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Geochemical Modeling of Trace Element Release from Biosolids
Department of Civil Engineering, University of Toledo.
Department of Chemical Engineering, University of Toledo.
KTH, School of Architecture and the Built Environment (ABE), Land and Water Resources Engineering (moved 20130630), Environmental Geochemistry and Ecotechnology.ORCID iD: 0000-0001-8771-7941
Metropolitan Water Reclamation District of Greater Chicago, Research and Development Department, Section 123.
2010 (English)In: Environmental Engineering Science, ISSN 1092-8758, E-ISSN 1557-9018, Vol. 27, no 9, 743-755 p.Article in journal (Refereed) Published
Abstract [en]

Biosolids-borne trace elements may be released to the environment when biosolids are used as fertilizers in farm land. Trace element leachate concentrations from biosolids are known to be limited by both organic and inorganic sorbent surfaces; this experimental evidence has not been previously verified with geochemical modeling of sorption reactions. In this study, pH-dependent leaching experiments and sorption isotherm experiments were coupled with a multisurface geochemical modeling approach. Biosolids samples were obtained from Toledo and Chicago wastewater treatment plants; their sorbent surfaces were defined and modeled as a combination of organic matter (OM) and Fe-, Al-, and Mn-oxides. The multisurface geochemical modeling approach was partially successful in predicting the pH-dependent leachate concentrations of As, Cd, Cr, Cu, Mo, Ni, and Zn. Both modeled and experimental data indicated that As and Mo in biosolids were bound to Fe- oxides; Cd, Cr, and Cu were bound mainly to OM; and as pH increased the fractions of Cd and Cu bound to Fe- oxides in the biosolids matrix increased. Ni and Zn were distributed between OM and Fe- oxides, and the percentage of each fraction depended on the pH. This study showed that the multisurface geochemical model could be used to generate As (and to a lesser extent Cd) Freundlich isotherm parameters for biosolids. However, the composition and reactivity of solid and dissolved OM was identified as a source of uncertainty in the modeling results. Therefore, more detailed studies focusing on the reactivity of isolated biosolids OM fractions with regard to proton and metal binding are needed to improve the capability of geochemical models to predict the fate of biosolids-borne trace metals in the environment.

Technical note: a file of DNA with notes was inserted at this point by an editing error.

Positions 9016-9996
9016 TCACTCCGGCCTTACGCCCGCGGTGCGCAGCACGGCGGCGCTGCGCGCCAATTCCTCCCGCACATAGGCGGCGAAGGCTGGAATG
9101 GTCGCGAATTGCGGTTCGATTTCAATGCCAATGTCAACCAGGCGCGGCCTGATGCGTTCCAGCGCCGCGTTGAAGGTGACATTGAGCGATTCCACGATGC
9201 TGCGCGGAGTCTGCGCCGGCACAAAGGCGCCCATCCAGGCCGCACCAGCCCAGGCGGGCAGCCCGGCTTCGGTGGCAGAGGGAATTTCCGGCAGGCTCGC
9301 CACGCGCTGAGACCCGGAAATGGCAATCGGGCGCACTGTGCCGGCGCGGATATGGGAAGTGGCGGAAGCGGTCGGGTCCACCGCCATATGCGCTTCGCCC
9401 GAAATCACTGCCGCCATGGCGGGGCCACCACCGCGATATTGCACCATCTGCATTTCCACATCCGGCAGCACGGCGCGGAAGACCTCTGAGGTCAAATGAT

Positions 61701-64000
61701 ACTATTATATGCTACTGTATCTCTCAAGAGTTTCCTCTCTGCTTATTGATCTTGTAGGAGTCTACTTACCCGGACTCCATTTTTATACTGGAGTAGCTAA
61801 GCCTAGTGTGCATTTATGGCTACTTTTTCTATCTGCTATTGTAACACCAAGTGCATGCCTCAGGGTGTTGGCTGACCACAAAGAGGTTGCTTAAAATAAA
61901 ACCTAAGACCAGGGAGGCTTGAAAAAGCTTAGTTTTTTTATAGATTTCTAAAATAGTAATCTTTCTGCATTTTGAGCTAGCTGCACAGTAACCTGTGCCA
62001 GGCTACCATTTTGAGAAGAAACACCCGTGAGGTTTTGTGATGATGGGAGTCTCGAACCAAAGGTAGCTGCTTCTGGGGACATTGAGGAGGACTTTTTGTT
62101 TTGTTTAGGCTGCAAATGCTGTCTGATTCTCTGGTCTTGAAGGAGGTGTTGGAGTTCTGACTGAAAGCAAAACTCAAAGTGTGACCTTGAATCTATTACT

Place, publisher, year, edition, pages
Mary Ann Liebert, 2010. Vol. 27, no 9, 743-755 p.
Keyword [en]
biosolids, Visual MINTEQ, modeling, metal leaching, multisurface modeling
National Category
Other Environmental Engineering
URN: urn:nbn:se:kth:diva-26709DOI: 10.1089/ees.2009.0322ISI: 000281666300005ScopusID: 2-s2.0-77958060099OAI: diva2:372795

QC 20101129

Available from: 2010-11-29 Created: 2010-11-26 Last updated: 2014-06-19Bibliographically approved

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